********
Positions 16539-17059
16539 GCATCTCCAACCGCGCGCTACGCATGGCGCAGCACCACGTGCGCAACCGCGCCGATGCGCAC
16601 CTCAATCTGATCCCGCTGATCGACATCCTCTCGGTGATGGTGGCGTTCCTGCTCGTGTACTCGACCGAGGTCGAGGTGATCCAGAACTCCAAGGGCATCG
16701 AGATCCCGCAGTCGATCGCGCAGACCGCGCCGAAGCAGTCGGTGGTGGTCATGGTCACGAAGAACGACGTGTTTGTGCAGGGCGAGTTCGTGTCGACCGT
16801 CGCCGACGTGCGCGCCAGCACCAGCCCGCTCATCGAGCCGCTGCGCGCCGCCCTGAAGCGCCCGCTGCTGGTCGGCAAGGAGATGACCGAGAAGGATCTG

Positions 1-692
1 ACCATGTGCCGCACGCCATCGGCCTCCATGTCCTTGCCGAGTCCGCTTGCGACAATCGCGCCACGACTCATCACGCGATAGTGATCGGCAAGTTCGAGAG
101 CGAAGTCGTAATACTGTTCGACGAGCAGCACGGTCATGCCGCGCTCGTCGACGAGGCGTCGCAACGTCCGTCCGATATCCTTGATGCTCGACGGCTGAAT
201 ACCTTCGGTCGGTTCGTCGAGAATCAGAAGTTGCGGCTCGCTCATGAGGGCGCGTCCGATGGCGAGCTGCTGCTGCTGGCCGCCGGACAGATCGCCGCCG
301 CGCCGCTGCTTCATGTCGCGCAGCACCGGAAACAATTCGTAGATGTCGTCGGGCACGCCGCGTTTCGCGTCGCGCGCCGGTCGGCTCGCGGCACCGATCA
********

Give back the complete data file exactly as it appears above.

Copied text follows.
Positions 16539-17059
16539 GCATCTCCAACCGCGCGCTACGCATGGCGCAGCACCACGTGCGCAACCGCGCCGATGCGCAC
16601 CTCAATCTGATCCCGCTGATCGACATCCTCTCGGTGATGGTGGCGTTCCTGCTCGTGTACTCGACCGAGGTCGAGGTGATCCAGAACTCCAAGGGCATCG
16701 AGATCCCGCAGTCGATCGCGCAGACCGCGCCGAAGCAGTCGGTGGTGGTCATGGTCACGAAGAACGACGTGTTTGTGCAGGGCGAGTTCGTGTCGACCGT
16801 CGCCGACGTGCGCGCCAGCACCAGCCCGCTCATCGAGCCGCTGCGCGCCGCCCTGAAGCGCCCGCTGCTGGTCGGCAAGGAGATGACCGAGAAGGATCTG

Positions 1-692
1 ACCATGTGCCGCACGCCATCGGCCTCCATGTCCTTGCCGAGTCCGCTTGCGACAATCGCGCCACGACTCATCACGCGATAGTGATCGGCAAGTTCGAGAG
101 CGAAGTCGTAATACTGTTCGACGAGCAGCACGGTCATGCCGCGCTCGTCGACGAGGCGTCGCAACGTCCGTCCGATATCCTTGATGCTCGACGGCTGAAT
201 ACCTTCGGTCGGTTCGTCGAGAATCAGAAGTTGCGGCTCGCTCATGAGGGCGCGTCCGATGGCGAGCTGCTGCTGCTGGCCGCCGGACAGATCGCCGCCG
301 CGCCGCTGCTTCATGTCGCGCAGCACCGGAAACAATTCGTAGATGTCGTCGGGCACGCCGCGTTTCGCGTCGCGCGCCGGTCGGCTCGCGGCACCGATCA